In contrast to the teachings of the Gnostics, Paul declares, “the whole fullness of deity dwells bodily” (Colossians 2:9) in Christ. The point is that not just one or two of the characteristics of God or some mystical spirituality was present, but rather the absolute, complete God dwelt in the form of the fleshly body of Jesus. His position in the universe is “the head of all rule and authority” (Colossians 2:10). In contrast to the wimpish god of the Gnostics, Jesus was and still is God and has all rule and authority. This is because he is the Creator God (Colossians 1:16) and preeminent in everything (Colossians 1:18). Now, Paul goes back to remind them of how they had received Christ Jesus the Lord (Colossians 2:6). They had received a circumcision “made without hands.” They did this “by putting off the body of the flesh, by the circumcision of Christ” (Colossians 2:11). For Paul, circumcision was “a matter of the heart” (Romans 2:29) and you were part of “the real circumcision” if you “glory in Christ Jesus and put no confidence in the flesh” (Philippians 3:3). Paul reminds the Colossians that in their baptism, they went through a burial and resurrection with Christ (Colossians 2:12). This passage is similar to the one found in Romans 6:3-4 and the student is encouraged to study that lesson for more details on the symbolism of the death, burial and resurrection as one is baptized into Christ. This accounts for the fact that in the New Testament baptism was by immersion as a part of that symbolism. It is in baptism by immersion that one comes into contact with the death of Christ and thus into contact with his blood. It is through the shedding of blood that Jesus reconciled us to himself and gave us peace (see Colossians 1:20). Thus when Jesus sent out the disciples, he told them that they were to teach faith, repentance and baptism in his name (see Mark 16:15-16, Matthew 28:18-20, Luke 24:46-49, Acts 2:38 and Acts 22:16). The ones who had accepted the authority of Christ and had been baptized are the ones who “were dead in your trespasses,” yet God had “made alive” and “forgiven us all our trespasses” (Colossians 2:13). He did this by (1) doing away with the Old Law or as Paul says “This he set aside, nailing it to the cross” (Colossians 2:14, see also II Corinthians 3:14, Hebrews 10:9-10 and Romans 10:4) and (2) “He disarmed the rulers and authorities and put them to open shame, by triumphing over them in him” (Colossians 2:15). The rulers and authorities are the forces of evil in the unseen world (see Ephesians 6:12). The Gnostics would try to delude them with plausible arguments (Colossians 2:4) using philosophy and empty deceit (Colossians 2:8) and “secret wisdom” that was supposed to save. However, Christ, who was the complete fullness of God dwelling in a human body (Colossians 2:9) had (1) removed the Old Testament Law, (2) overcome the rulers and authorities (Colossians 2:14-15), (3) forgiven and (4) made alive (Colossians 2:13) those who had submitted to his authority (Colossians 2:10) and been baptized into him (Colossians 2:12). What a difference in the god of the Gnostics and the God of heaven!
Therefore let no one pass judgment on you in questions of food and drink, or with regard to a festival or a new moon or a Sabbath. 17 These are a shadow of the things to come, but the substance belongs to Christ.
Based upon the power of Jesus, Paul gives the Colossians a third thing to avoid: “Let no one pass judgment on you in questions of food and drink, or with regard to a festival or a new moon or a Sabbath” (Colossians 2:16). Each of these items was an integral part of the Jewish system. However, Paul had already pointed out that Christ had nailed this system to his cross. He goes on to explain to them that this system was “a shadow of things to come.” However, “the substance belongs to Christ” (Colossians 2:17). A detailed discussion of this subject can be found in the letter to the Hebrews (Hebrews 6:13-10:39).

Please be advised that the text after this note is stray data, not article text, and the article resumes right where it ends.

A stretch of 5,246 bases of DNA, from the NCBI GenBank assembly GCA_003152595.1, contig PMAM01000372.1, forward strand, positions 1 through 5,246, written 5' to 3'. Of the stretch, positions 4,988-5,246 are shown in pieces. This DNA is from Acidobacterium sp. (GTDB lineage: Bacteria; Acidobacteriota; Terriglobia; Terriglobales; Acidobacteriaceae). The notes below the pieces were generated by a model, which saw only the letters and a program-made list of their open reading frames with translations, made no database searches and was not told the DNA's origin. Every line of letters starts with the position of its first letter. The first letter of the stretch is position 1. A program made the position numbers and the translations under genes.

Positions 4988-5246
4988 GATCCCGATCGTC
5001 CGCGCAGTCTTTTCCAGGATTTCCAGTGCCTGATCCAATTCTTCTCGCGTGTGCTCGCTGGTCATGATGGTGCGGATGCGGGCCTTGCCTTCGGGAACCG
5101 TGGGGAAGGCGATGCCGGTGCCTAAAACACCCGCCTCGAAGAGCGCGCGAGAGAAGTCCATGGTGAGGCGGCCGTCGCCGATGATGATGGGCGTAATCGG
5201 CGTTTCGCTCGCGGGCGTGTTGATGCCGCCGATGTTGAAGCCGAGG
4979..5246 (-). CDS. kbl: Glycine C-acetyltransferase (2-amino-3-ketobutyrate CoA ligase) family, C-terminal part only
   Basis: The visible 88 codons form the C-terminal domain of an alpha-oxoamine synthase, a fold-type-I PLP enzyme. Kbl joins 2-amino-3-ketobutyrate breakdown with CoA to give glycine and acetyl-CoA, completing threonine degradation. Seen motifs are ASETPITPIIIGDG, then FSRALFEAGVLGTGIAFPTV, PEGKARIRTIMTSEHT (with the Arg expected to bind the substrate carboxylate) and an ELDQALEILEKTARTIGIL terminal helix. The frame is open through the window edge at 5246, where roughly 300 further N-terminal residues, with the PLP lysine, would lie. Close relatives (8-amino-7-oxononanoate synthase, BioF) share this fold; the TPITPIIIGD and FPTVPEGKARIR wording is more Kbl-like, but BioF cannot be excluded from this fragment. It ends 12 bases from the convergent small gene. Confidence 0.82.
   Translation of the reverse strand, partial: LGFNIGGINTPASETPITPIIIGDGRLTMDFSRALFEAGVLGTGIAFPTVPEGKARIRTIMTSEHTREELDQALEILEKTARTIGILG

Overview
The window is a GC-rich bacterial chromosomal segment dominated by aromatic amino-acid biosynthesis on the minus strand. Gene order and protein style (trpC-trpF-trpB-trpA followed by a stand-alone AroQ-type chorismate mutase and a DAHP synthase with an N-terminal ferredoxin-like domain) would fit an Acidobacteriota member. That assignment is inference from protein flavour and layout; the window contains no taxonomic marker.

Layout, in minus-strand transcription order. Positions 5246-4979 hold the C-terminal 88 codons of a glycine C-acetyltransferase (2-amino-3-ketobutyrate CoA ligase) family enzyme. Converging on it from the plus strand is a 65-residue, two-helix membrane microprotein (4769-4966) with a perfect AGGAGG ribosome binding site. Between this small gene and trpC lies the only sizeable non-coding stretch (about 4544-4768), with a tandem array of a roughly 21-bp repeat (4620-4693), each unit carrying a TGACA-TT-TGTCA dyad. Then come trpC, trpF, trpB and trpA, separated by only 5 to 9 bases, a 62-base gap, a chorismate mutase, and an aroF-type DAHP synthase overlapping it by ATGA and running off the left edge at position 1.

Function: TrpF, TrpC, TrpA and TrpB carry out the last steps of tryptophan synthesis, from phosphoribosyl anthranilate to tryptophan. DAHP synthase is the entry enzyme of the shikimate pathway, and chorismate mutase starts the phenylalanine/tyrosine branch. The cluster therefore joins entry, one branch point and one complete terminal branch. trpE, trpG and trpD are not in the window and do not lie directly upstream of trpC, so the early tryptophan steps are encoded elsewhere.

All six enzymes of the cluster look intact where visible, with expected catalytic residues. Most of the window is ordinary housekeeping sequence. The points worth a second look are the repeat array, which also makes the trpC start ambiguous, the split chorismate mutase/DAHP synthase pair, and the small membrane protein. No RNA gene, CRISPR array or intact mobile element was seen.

Let no one disqualify you, insisting on asceticism and worship of angels, going on in detail about visions, puffed up without reason by his sensuous mind, 19 and not holding fast to the Head, from whom the whole body, nourished and knit together through its joints and ligaments, grows with a growth that is from God.
The fourth thing that the Colossians were to avoid is seen in Colossians 2:18. The Colossians were encouraged to not let anyone disqualify them. This is followed by a list of things that would lead to disqualification, including asceticism (a life based upon self-denial), worship of angels (this would be idol worship), visions (this is a direct hit on the imagined revelations of the Gnostics), being “puffed up” (self-conceited) for no reason other than a sensuous mind and refusing to hold fast to the Head (i.e., Christ cf. Colossians 1:18). In Colossians 2:19 Paul gives an excellent picture of the church as a body: (1) Christ is the head. (2) He nourishes the whole body. (3) It is unified by what he calls “knit together through its joints and ligaments.” (4) The growth it gets is from God.
If with Christ you died to the elemental spirits of the world, why, as if you were still alive in the world, do you submit to regulations— 21 “Do not handle, Do not taste, Do not touch” 22 (referring to things that all perish as they are used)—according to human precepts and teachings? 23 These have indeed an appearance of wisdom in promoting self-made religion and asceticism and severity to the body, but they are of no value in stopping the indulgence of the flesh.
In the final section of this chapter, Paul compares the way that they would live if they had died to the elemental spirits (see Colossians 2:8) by following Christ versus the way they would live if they were still alive in the world (Colossians 2:20). If they were still alive in the world they would submit to human precepts and teachings such as “Do not handle, Do not taste, Do not touch” (Colossians 2:21-22). It is Paul’s contention that such things have the appearance of wisdom. They even promote self-made religion and asceticism and severity to the body. However, they are of no value in stopping the indulgence of the flesh (Colossians 2:23). Paul will explain the Christian answer to this dilemma in chapter 3.